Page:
The most shocking part of USC’s decision to hire Lane Kiffin as its next football coach is the level of shock exhibited by everyone else.
It seemed as if the whole college football world — fans, media members and other coaches — recoiled in horror as the news broke. But there was at least one individual who sat in his chair and nodded with approval.
That would be me.
The Kiffin hire — and everything that comes with it — is exactly what USC needs to continue the legacy that Pete Carroll built.
Yes, he essentially treated Tennessee like a one-night stand, departing in the morning with nothing more than a heartless goodbye kiss.
His farewell press conference was indeed a bizarre scene. Kiffin spoke as if a judge had just asked him if he understood the charges, not like a coach who was about to accept his dream job.
But that’s the nature of the business these days. Don’t blame the man, blame the machine.
And sure, he committed a few secondary recruiting violations. But what’s a few recruiting violations among friends? None of them were egregious mistakes.
Hiring Kiffin provides the Trojans with a perfect mix. He is enough of a link to the Carroll era to instill continued confidence in the program from the start, but he’s still his own coach with the drive to succeed.
He knows the landscape well, having been a part of Carroll’s stay at USC. He has run up and down Howard Jones Field, walked out in front of a packed Coliseum crowd and spent some time in Heritage Hall.
Kiffin brings with him the mentality necessary to succeed at an elite program.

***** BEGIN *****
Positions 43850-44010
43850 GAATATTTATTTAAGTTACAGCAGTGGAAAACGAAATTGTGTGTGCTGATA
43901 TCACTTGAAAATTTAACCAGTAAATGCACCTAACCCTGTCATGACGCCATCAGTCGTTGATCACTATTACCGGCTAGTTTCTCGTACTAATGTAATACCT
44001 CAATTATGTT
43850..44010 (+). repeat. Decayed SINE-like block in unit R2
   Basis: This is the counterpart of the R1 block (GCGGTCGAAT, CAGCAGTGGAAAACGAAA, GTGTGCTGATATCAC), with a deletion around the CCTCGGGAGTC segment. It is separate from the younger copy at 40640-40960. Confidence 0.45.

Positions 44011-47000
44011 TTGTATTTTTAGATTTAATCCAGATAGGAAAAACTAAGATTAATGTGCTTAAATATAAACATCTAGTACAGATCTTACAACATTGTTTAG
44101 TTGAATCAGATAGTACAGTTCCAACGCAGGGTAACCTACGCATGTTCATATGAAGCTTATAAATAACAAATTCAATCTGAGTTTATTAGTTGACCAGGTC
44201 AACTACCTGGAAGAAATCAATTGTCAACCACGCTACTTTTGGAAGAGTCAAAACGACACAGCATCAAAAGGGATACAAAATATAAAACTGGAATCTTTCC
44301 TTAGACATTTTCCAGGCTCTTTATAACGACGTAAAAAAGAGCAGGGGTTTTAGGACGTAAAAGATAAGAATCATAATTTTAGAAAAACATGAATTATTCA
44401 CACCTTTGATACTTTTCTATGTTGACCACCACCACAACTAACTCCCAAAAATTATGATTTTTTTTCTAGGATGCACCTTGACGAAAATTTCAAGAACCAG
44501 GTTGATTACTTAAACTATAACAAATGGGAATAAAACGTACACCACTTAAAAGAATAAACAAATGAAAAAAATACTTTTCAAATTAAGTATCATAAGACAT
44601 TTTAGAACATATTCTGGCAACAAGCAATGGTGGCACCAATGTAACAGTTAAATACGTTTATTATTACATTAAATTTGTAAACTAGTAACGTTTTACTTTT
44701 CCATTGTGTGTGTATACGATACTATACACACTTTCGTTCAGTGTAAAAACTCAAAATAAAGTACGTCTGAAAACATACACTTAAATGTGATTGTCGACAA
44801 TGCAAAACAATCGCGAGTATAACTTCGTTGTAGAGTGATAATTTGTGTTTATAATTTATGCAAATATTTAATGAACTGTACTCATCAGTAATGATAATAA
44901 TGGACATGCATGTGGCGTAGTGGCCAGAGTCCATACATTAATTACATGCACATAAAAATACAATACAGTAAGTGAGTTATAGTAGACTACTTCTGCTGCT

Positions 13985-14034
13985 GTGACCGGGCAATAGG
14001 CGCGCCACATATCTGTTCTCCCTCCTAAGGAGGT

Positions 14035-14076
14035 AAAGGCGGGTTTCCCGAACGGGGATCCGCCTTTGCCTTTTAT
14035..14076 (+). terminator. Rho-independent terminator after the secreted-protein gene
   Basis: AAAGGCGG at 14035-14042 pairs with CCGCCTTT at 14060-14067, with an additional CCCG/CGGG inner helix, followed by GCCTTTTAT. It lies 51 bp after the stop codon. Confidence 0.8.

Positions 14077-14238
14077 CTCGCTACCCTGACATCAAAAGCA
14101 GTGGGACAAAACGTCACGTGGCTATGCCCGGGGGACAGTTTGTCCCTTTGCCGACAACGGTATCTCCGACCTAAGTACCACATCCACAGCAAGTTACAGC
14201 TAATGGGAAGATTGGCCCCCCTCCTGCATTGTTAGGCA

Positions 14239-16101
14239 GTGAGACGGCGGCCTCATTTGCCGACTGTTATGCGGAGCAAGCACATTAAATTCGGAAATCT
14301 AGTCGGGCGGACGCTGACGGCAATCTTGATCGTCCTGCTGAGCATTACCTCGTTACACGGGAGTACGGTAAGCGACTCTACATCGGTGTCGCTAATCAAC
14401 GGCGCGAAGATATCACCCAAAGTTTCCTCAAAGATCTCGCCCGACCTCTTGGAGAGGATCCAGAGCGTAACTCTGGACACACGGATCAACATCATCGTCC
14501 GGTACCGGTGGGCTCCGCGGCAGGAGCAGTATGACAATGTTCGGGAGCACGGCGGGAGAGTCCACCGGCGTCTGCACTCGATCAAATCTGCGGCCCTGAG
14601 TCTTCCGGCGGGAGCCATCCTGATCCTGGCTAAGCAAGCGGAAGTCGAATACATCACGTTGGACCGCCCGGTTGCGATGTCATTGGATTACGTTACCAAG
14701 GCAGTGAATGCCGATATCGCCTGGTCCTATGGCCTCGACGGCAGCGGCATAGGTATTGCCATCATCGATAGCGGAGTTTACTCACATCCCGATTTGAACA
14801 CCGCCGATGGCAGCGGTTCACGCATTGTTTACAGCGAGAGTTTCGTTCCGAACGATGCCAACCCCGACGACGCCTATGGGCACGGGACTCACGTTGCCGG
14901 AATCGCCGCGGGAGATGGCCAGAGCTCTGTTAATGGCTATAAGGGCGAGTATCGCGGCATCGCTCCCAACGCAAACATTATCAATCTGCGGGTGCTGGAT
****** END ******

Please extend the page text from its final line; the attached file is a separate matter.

He is young and charismatic, making him the perfect choice to connect with current players and recruit new ones.
What recruit wouldn’t want a passionate head coach? What mother and father wouldn’t want their son to play for a family man who emphasized the importance on Wednesday of bringing his wife and children home?
Kiffin has the swagger to coach the Trojans. He is very confident but straddles the line between confidence and cockiness.
Sometimes, he crosses it.
People might be offended by his antics. They might not have liked his comments about University of Florida coach Urban Meyer and the Gators or the assertions he made while coaching Tennessee.
But that confidence is required to coach at a top school. Let me remind you that Carroll carried himself with extreme confidence, and it rubbed off on his team too. Sometimes, he too conveyed cockiness.
It worked for him and the Trojans. Why can’t it work for Kiffin?
He also brings with him a couple of coaches who will do wonders for USC.
His father, Monte Kiffin, is the proud papa of the highly successful “Tampa 2” defense. He is one of the foremost defensive minds in the game of football today and an invaluable asset to the Trojans.
He also brings Ed Orgeron, the man who helped Carroll build his dynasty at USC, back to Los Angeles. Orgeron is an excellent recruiter with previous head coaching experience — and he is intimately familiar with the workings of the USC football program.
Yes, there are questions surrounding Kiffin’s on-field experience as a head coach. He has won only 12 games in his head coaching career, not exactly an earth-shattering total.
But look a little bit deeper inside the numbers.
In Oakland, he did more with less talent than people realize. He coached a team with a washed-up Daunte Culpepper, Josh McCown and JaMarcus Russell. They’re not Rich Gannon and Darrell Lamonica.
The fact that he won five games for Al Davis and didn’t punch anyone in the process is a miracle in and of itself.
At Tennessee, he took over a 5-7 team that lost by an average of two touchdowns in its seven defeats.
Last year, the Volunteers went 7-5 during the regular season and made an appearance in the Chick-fil-A Bowl, albeit a loss to No. 11 Virginia Tech.
But in one year, Kiffin succeeded in putting the Vols back on the right track.
Here, he doesn’t have to do that. Last season was a down year for the Trojans, but they can’t be counted out in 2010.
When Carroll had the program rolling, he never rebuilt — he merely reloaded.
By hiring Kiffin, the Trojans simply put more bullets in the chamber to fire off another title.
“Thrilla on Manilla Paper” runs every other Friday. To comment on this article, visit dailytrojan.com or e-mail Grant at email@example.com.